There were no differences in the rate of aortic dissections (0 in the losartan group and 2 controls) or elective aortic surgery (10 in the losartan group and 9 in controls) and no cardiovascular deaths occurred.
By European Society of Cardiology, [RxPG] AMSTERDAM, The Netherlands – A common drug that is used to treat high blood pressure in the general population has been found to significantly reduce a dangerous and frequently fatal cardiac problem in patients with Marfan syndrome.
Results of the COMPARE (COzaar in Marfan PAtients Reduces aortic Enlargement) study reveal that patients treated with losartan (Cozaar) had a significantly reduced rate of aortic enlargement after 3 years compared to patients who did not receive the treatment.
Our study is the first large, prospective randomized study to assess the effects of losartan on aortic enlargement in adults with Marfan syndrome, and confirms previous findings in a mouse model, said lead investigator Maarten Groenink MD, PhD from the Departments of Cardiology and Radiology at Academic Medical Centre in Amsterdam, The Netherlands.
We’re very excited to see that such a commonly used drug that is not expensive and has a familiar side-effect profile could have a significant effect on this very serious and frightening risk factor for these patients. These findings may change standard clinical management.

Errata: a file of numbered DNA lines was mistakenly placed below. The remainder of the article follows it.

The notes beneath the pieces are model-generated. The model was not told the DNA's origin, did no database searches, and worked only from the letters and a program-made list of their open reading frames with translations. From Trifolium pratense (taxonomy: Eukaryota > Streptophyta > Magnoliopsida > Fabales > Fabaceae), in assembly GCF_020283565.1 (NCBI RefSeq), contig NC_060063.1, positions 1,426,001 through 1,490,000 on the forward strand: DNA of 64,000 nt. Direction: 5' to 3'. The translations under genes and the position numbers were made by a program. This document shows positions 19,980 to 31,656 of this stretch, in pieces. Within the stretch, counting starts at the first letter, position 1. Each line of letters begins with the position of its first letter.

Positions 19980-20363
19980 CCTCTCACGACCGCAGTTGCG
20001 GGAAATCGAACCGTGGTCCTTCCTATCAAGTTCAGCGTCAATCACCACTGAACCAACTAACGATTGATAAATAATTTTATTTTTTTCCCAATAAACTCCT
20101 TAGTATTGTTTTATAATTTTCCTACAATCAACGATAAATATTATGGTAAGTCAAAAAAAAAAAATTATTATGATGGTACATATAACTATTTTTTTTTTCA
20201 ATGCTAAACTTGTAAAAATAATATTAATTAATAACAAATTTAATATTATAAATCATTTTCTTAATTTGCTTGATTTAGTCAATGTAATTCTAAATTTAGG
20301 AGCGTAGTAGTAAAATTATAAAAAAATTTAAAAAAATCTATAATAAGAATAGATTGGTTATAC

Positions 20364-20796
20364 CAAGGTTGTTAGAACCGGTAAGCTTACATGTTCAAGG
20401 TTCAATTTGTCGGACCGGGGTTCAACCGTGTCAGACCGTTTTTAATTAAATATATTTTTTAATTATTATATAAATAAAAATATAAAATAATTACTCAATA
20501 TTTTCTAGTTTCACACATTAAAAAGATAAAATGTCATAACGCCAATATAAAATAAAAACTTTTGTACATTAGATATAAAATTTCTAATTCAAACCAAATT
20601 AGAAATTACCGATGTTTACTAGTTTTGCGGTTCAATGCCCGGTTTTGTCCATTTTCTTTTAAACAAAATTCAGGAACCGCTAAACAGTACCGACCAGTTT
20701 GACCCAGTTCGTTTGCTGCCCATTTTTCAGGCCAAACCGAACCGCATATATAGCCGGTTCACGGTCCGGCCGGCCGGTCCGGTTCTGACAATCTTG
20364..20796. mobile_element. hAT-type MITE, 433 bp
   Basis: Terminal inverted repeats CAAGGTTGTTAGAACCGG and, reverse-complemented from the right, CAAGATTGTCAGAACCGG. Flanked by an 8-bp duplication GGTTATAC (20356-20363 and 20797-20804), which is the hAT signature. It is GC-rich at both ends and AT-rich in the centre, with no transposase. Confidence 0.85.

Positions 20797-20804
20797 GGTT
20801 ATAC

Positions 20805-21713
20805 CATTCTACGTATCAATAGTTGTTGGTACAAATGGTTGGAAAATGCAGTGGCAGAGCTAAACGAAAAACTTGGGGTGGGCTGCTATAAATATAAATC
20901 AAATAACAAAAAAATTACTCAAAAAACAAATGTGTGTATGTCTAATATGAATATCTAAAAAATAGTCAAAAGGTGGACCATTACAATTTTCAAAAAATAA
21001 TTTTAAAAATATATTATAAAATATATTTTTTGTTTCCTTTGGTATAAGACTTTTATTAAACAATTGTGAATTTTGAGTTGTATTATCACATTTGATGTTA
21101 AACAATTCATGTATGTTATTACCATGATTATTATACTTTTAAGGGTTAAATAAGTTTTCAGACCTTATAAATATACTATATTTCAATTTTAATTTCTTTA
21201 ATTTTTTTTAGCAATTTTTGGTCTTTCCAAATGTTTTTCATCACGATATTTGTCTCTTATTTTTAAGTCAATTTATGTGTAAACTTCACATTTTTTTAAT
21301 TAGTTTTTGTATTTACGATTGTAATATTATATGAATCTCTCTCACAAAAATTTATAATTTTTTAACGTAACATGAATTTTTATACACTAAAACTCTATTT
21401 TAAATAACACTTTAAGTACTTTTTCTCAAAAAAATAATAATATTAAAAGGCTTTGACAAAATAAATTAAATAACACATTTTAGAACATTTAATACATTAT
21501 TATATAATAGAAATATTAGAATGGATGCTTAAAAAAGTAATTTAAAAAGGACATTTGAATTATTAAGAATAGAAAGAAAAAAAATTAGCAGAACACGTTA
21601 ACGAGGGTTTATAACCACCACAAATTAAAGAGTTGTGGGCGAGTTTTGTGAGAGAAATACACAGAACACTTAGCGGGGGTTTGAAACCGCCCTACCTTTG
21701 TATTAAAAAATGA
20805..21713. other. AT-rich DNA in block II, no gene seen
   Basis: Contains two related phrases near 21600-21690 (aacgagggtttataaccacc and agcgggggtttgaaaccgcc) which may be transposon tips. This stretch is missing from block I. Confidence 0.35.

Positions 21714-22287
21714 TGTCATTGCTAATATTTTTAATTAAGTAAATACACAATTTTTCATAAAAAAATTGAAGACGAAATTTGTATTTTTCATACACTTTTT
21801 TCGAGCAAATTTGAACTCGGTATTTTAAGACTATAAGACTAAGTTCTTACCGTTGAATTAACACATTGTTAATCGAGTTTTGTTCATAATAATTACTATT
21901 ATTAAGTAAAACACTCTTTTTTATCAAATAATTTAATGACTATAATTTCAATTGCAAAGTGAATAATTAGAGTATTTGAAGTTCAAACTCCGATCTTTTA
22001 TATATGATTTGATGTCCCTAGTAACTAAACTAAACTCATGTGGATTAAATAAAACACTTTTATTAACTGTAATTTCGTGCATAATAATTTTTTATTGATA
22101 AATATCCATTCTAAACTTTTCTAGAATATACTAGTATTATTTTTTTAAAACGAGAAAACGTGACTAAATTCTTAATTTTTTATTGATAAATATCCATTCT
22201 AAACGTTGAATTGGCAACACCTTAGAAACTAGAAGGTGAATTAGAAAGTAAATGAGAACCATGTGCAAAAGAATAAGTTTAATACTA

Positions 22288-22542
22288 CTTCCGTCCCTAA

Marfan syndrome, a heritable connective tissue disorder, affects 2-3 in 10,000 people. It causes progressive enlargement of the aorta, making it prone to rupture, which can be fatal in more than 50% of cases. Currently, the only effective treatment is prophylactic surgical aortic root replacement.
In addition to lowering blood pressure, the main benefit of losartan is believed to be its interference with the biochemical process that causes aortic enlargement.
To assess this, the COMPARE study included 233 participants (47% female) with Marfan syndrome from all four academic Marfan screening centers in the Netherlands.
Subjects were a mean age of 41 years, 27% had previously undergone prophylactic aortic root replacement, and the majority (73%) were being treated with beta blockers.
A total of 117 subjects were randomized to receive no further treatment, while 116 were randomized to receive losartan 50 mg daily, doubling after 14 days if there were no side effects.
Aortic enlargement was monitored with magnetic resonance imaging (MRI) for three years of follow-up.
During the study period, if patients in either arm required prophylactic aortic root replacement the decision was left to the discretion of the attending cardiologists based on existing guidelines and anticoagulation therapy was initiated when appropriate.
The study showed that after 3 years aortic root enlargement was significantly less in the losartan group than in controls (0.77 mm vs. 1.35 mm, p=0.014), and 50% of losartan patients showed no growth of the aortic root compared to 31% of controls (p=0.022).
Read More: rxpg news